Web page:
Florida Sports Betting Bill Introduced

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The long-awaited bill has landed.

State Sen. Travis Hutson (R) formally introduced legislation today to codify the historic deal between the Seminole Tribe of Florida and Governor Ron DeSantis that aims to bring sports betting to the state.

Senate Bill 2-A would, among other things, place all sports betting servers on tribal property, ensuring the tribe is controlling the process. The state stands to get $2.5 billion out of the deal initially, and perhaps billions more down the road.

Lawmakers return to Tallahassee next week to discuss the compact and if passed, give DeSantis (R) a win that has eluded his predecessors.

Seminole Tribe Has Gone All-In On Their Deal

The tribe has blanketed airwaves in the Sunshine State with this 60-second ad, aimed at garnering support for the compact which stands to bring them billions of dollars.

The ad, called “Honor,” highlights the work the tribe has done over the years, and recently during the COVID-19 pandemic. The multi-million dollar ad buy is an effort to remind Floridians the deal, formally known as the 2021 Gaming Compact, will benefit all.

Under the terms of the deal, the servers for sports betting will be located on tribal property. This was done, in part, to hopefully make the deal not run afoul of either the Indian Gaming Regulatory Act or a 2018 statewide referendum that stipulated expanded gambling operations — not affiliated with a tribe — could not be approved by anyone other than state voters.

The tribe also would be allowed to expand gambling operations at up to three sites across the state.

Many Unanswered Questions About Florida Sports Betting Deal

The tribe used to pay the state $350 million annually for the right to run casinos in the state. They stopped paying these funds several years ago when the previous governor expanded gambling operations elsewhere without the tribe’s consent.

Susan MacManus, a professor emeritus at the University of Southern Florida on political science, said she expects the legislature to pass it.  Then it’s for the courts to decide if it’s legal.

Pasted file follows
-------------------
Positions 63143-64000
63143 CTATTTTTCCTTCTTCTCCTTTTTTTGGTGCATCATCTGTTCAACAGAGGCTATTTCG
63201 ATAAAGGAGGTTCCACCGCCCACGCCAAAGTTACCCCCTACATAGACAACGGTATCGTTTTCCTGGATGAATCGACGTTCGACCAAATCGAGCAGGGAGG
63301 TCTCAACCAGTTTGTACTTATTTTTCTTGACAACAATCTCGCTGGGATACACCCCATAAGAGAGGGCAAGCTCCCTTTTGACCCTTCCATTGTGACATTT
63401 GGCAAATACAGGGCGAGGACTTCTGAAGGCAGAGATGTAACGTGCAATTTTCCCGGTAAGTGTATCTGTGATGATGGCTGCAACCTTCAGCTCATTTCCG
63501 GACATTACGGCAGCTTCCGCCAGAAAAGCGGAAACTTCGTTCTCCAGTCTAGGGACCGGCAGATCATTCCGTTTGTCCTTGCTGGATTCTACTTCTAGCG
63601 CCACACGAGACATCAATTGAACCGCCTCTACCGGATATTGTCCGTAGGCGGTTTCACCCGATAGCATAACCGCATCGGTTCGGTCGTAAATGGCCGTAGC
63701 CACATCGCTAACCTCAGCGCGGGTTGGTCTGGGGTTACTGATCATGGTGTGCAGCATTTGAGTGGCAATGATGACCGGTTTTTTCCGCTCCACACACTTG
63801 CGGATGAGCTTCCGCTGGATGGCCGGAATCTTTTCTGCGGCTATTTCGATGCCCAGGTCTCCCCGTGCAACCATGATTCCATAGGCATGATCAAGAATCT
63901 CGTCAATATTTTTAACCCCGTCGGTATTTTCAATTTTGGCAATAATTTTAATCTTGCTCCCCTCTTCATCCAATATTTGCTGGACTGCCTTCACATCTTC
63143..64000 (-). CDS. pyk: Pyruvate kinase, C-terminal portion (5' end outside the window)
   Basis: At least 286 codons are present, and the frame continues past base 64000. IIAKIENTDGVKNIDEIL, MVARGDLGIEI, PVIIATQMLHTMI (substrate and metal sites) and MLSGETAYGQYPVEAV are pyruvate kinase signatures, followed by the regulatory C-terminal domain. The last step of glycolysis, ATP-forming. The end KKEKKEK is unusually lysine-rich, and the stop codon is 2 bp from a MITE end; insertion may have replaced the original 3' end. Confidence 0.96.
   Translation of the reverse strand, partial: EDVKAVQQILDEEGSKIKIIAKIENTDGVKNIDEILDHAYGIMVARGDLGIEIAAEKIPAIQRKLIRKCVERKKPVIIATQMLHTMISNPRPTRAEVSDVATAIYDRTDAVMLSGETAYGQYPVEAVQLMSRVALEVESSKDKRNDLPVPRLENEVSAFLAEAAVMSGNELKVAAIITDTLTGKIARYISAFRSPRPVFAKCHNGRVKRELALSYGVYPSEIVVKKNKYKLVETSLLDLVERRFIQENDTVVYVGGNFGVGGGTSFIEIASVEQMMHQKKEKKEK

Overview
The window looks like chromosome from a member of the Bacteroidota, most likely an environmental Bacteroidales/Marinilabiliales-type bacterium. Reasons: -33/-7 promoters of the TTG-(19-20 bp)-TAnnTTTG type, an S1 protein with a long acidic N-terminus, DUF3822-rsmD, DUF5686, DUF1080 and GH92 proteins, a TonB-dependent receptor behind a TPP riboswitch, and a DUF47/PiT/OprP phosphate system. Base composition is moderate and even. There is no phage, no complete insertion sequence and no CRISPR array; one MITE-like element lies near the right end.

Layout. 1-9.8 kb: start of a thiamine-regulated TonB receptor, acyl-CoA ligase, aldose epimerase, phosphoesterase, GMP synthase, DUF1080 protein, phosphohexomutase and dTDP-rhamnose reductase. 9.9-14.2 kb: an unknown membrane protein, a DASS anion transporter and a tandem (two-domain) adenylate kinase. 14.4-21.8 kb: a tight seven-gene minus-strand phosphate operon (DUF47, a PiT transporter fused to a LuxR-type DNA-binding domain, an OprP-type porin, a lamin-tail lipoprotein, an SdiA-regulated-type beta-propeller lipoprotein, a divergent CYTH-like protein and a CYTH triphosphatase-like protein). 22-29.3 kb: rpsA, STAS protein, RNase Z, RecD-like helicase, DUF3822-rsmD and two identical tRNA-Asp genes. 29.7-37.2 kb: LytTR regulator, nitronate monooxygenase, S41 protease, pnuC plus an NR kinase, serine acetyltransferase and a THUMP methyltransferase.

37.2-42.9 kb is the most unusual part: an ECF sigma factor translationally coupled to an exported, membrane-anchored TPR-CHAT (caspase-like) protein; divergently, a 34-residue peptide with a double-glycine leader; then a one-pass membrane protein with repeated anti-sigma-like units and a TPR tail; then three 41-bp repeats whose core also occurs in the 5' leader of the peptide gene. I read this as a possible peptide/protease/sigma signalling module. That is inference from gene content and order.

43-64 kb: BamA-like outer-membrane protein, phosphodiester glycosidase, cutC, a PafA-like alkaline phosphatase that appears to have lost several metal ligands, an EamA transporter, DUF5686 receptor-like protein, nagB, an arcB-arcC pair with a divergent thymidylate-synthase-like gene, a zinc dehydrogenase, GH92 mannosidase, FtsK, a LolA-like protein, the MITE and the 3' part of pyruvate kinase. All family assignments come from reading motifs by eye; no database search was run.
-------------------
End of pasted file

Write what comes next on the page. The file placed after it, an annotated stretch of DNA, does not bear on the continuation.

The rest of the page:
“I think it all comes down to the legal challenges. They are going to be telling,” she said.

No Casinos, the group that successfully backed a 2018 referendum has vowed to take the compact to court.

And Daniel Wallach, a sports gambling expert, has repeatedly warned on Twitter and on Florida Sports Radio, that the compact violates IGRA, as well as the 2018 referendum, also known as Amendment 3.

“Amendment 3 simply does not apply to sports betting. Yet, the messaging around this new compact is that funneling sports betting through a tribal-state compact—and thereby stretching the boundaries of federal law—is a legal necessity because of Amendment 3. I’m here to tell you—for the third time—that Amendment 3 has no applicability to sports betting,” Wallach wrote today in an op-ed for Forbes.

Some lawmakers are beginning to express concern as well.

“I don’t know that this is the right compact. I think this was the easiest deal we could have gotten but it is not the best deal,” state Sen. Jeff Brandes, told the Tampa Tribune. “I think this is the Tribe’s dream deal. This is not Florida’s dream deal.”

About the Author
Mary M. Shaffrey

Mary M. Shaffrey

Mary Shaffrey is a writer and contributor for Gaming Today with a focus on legislation and political content. Mary is an award-winning journalist who co-authored "The Complete Idiot's Guide to Government." She has spent more than 20 years covering government, both at the state and federal level. As a fan of the Baltimore Orioles and the Providence College Friars she feels cursed. Luckily she is a hockey mom too so her spirits aren't totally shot.

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